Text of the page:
After a couple of false steps (K.E.V.A restaurant closed down), we arrived at the Soon and Moon, it was probably my favorite place: the waitress kept the kitchen open for us and suggested an amazing Bulgarian eggplant appetizer, the food tasted like home, the place felt like home. On top of all that, their deserts were the perfect combination of taste and healthy ingredients.

According to the time difference, it was already passed bed time, so we took the long way back to our accommodation and called it a night.


Saturday: Sofia’s art

We woke up early enough to enjoy the included breakfast and went back to bed for the perfect nap (yes, that was the mood for this weekend trip). Fully charged and aware of the not super positive weather forecast, we decided to walk along the main attractions and head to the National Gallery Square 500, where all the permanent collection of the National Art Museum has been moved to at the beginning of 2016.

But first, coffee.

We stopped at Bistro Pesto, a cute tiny restaurant-café where they served coffee out of a moka machine into handmade ceramics cups.

From there, we walked along the National Theater, the Temple Sveti Nikolay and the Cathedral Saint Alexandar Nevski to finally arrive at the National Gallery Square 500, a beautiful building, previously the royal palace.

We were the only visitors (except for a father with his young son) and that made the whole experience of the museum very particular. As Sourena said, “like this it doesn’t matter if you like the art or not, it’s a meditative experience anyway”. The collection is massive, divided between the royal palace and a modern extension, both beautiful and in perfect contrast. We were impressed by the beauty of some of these unknown art pieces and the way contemporary history gave a gloomy vibe to the paintings.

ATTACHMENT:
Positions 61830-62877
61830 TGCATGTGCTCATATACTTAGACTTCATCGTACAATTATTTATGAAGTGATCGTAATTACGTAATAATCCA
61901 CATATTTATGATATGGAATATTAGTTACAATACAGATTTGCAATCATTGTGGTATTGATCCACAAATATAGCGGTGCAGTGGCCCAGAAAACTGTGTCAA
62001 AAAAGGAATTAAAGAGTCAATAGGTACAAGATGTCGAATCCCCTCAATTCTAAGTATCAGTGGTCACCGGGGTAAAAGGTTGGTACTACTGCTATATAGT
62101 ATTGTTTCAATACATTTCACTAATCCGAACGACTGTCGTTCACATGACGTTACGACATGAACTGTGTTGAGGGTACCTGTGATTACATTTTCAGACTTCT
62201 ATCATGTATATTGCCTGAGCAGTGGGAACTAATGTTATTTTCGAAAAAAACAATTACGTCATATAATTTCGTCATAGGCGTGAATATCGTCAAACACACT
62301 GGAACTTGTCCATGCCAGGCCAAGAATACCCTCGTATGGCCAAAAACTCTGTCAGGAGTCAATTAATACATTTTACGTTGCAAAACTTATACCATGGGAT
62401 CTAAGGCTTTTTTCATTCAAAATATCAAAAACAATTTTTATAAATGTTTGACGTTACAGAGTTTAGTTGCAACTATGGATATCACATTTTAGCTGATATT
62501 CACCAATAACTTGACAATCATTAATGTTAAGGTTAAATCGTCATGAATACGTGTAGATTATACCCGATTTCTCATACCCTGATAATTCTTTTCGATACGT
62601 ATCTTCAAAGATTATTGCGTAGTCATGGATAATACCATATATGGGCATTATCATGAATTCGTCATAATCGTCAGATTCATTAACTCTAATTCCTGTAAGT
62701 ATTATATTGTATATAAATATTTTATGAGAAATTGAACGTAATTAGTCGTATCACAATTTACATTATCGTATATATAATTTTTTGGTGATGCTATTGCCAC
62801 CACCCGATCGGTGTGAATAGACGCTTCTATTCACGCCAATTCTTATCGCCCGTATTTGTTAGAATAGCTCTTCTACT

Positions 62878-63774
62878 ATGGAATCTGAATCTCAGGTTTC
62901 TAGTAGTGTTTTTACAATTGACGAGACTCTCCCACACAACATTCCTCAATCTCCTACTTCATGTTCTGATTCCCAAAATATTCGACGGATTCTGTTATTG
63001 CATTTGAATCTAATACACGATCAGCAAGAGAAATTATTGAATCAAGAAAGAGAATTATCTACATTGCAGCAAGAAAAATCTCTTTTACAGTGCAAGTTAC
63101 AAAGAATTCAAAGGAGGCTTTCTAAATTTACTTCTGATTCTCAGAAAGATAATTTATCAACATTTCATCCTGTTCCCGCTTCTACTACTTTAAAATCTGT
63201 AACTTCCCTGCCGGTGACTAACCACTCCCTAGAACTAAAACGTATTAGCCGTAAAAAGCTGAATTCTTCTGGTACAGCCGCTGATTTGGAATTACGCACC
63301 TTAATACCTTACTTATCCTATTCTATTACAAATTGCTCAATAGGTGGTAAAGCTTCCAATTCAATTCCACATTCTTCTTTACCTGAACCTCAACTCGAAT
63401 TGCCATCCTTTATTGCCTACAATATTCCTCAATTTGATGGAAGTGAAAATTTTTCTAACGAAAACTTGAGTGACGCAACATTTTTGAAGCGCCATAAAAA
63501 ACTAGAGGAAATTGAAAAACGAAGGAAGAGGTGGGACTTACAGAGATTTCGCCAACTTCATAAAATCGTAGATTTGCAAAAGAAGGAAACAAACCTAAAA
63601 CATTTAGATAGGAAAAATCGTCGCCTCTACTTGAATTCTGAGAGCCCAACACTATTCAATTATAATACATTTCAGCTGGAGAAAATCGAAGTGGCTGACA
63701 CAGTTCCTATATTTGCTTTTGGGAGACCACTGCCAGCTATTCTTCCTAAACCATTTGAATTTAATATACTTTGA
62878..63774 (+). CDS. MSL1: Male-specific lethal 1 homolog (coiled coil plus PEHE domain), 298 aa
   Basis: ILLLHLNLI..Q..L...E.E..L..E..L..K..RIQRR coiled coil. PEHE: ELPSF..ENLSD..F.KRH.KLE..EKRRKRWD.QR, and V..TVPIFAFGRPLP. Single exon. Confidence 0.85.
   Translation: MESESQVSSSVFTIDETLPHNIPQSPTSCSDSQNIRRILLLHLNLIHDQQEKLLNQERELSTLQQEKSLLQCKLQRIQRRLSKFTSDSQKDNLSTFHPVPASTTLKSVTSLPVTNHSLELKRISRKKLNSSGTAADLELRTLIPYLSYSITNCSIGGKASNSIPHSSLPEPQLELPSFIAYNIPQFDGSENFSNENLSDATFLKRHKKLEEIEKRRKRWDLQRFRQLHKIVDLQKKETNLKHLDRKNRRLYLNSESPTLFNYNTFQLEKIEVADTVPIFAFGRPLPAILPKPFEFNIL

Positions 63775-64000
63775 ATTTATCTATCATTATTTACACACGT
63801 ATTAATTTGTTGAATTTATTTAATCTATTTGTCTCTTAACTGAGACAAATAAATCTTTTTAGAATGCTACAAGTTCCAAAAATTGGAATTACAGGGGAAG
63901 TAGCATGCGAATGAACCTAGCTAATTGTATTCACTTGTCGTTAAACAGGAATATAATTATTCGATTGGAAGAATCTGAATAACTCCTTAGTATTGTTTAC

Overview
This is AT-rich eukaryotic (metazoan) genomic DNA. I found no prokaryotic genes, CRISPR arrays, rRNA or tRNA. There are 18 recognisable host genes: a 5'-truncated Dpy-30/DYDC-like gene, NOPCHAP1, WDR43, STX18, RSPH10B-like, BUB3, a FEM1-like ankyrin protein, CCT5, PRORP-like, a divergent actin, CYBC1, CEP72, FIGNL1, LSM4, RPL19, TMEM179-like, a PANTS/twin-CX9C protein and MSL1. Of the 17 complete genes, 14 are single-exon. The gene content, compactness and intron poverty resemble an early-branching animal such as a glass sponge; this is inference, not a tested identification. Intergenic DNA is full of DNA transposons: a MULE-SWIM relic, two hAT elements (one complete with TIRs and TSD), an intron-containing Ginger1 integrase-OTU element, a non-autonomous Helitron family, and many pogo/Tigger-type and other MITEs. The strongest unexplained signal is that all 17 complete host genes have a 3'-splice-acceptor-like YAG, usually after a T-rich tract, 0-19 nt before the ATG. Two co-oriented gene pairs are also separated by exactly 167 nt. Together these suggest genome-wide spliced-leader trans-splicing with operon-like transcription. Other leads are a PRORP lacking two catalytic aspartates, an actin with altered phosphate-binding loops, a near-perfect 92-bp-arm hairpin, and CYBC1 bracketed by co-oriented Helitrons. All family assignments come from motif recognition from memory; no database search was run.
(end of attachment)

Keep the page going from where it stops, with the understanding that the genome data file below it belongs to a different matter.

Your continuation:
By then it was time for lunch. After another couple of false steps (Art Deco Bulgaria turned into a jewelry shop), we had the chance to try one of the most hip places in town: Supa Star. Bulgarians love soup so much that they have a soup fast food. The place is small and cozy, their soups nothing outstanding but indeed it’s the right place to meet a mixed crowd.

From there we walked to the metro station Sofia University and took line 1 direction G. M. Dimitrov. Close by is the Socialist Art Musem. It’s very interesting how, despite not being proud of their socialist moment, they didn’t destroy its traces. They decided instead to collect all the sculptures, propaganda posters and paintings and moved them far away in a museum. It was truly fascinating to learn about recent history of a country through its artistic production from that period. It’s definitely worth a visit.

On the way back to the center we walked along Boulevard Vitosha, the most commercial street of the city with a beautiful view to the mountains on the south.

After resting for a while, we went out for dinner at the Moma Bulgarian Food and Wine, the food was good and the décor of the restaurant was beautiful, but there were only tourist dining; not a good sign. It made the whole atmosphere very fake.